COUNTRY MUSIC veteran Lorrie Morgan will bring a lifetime of musical experience to the Marathon Center for the Performing Arts July 26. (Photo provided).

Lorrie Morgan will bring a lifetime of country music experience to Findlay during the Marathon Center for the Performing Arts’ Summer Concert on Friday, July 26.

Tickets for the 7:30 p.m. show in the Donnell Theater are $39 and can be purchased at the Marathon Center box office, 200 W. Main Cross St., from 11 a.m. to 5 p.m. weekdays or one hour before showtime; by phone at 419-423-2787; or online at

Morgan is the first woman in the country genre to begin her career with three consecutive platinum albums: 1989’s “Leave the Light On,” 1991’s “Something in Red” and 1992’s “Watch Me.” “Reflections: Greatest Hits” also went platinum twice over.

Three of her singles also topped the country music charts: “Five Minutes” in 1990, “What Part of No” in 1992 and 1993, and “I Didn’t Know My Own Strength” in 1995.

Her singing reflects the joy of her life’s successes and the sadness of her low points. She ached with pain on “A Picture of Me Without You” and “I Guess You Had to Be There,” painted a picture of a struggling everywoman on “Something in Red,” and turned up the fun factor on hits like “Except for Monday” and “Go Away.”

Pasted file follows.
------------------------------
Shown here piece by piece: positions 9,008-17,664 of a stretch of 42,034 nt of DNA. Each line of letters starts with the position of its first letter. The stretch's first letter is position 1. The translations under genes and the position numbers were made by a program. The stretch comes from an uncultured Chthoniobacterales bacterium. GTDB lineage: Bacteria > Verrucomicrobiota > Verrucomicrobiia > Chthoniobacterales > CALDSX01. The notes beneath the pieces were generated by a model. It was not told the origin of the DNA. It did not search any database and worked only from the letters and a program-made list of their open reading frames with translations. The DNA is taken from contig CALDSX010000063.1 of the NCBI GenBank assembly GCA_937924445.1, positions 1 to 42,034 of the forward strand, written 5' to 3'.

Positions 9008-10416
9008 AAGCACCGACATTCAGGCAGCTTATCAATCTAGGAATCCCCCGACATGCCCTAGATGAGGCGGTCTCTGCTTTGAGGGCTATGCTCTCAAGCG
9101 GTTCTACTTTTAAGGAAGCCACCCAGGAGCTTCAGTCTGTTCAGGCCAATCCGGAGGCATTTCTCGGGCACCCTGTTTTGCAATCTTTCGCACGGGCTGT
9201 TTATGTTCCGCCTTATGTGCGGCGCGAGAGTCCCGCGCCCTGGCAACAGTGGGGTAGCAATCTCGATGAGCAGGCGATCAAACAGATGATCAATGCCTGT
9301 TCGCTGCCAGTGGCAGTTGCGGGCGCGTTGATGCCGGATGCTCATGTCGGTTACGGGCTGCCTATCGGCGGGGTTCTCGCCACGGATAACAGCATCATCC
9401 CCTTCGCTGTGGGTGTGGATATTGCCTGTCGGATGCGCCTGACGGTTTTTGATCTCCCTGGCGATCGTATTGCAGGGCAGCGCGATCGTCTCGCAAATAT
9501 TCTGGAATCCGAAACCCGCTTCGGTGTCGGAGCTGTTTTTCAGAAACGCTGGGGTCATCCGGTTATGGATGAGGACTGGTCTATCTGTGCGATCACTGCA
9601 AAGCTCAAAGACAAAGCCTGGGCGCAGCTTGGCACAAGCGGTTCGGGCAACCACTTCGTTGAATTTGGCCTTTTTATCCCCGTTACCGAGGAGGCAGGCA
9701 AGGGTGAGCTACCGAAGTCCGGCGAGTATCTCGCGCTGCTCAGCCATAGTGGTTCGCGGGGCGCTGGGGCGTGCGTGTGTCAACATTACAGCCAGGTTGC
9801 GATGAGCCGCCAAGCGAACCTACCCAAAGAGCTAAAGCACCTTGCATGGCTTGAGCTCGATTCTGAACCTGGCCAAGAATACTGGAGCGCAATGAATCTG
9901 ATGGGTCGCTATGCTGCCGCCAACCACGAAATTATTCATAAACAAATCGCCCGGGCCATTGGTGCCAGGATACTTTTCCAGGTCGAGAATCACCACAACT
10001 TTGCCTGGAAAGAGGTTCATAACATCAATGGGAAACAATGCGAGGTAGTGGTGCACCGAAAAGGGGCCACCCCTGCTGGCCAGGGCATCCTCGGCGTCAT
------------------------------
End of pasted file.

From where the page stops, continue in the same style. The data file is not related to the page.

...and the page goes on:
The Nashville native’s country success started early: She is the daughter of George Morgan, a Country Music Hall of Famer. According to, Lorrie made her professional debut at age 13 at the Grand Ole Opry with a rendition of “Paper Roses” that drew a standing ovation.

Tragedy followed when her father died in 1975 at the age of 51. Morgan took over her father’s band and led them through a series of club gigs.

Her career continued in 1984 when she became the youngest singer to be inducted into the Grand Ole Opry, and she married her fellow country singer, Keith Whitley, in 1986.

The marriage ended in tragedy when Whitley died in 1989.

Her duet with Whitley, “‘Til a Tear Becomes a Rose,” won a Country Music Association award in 1990.

“I have been a daughter, a bride, a mother, a divorcee, a widow, a single mother, a breadwinner and, ultimately, a survivor,” Morgan said.

“In many ways, I am a living, breathing country song, and I know what I sing.”

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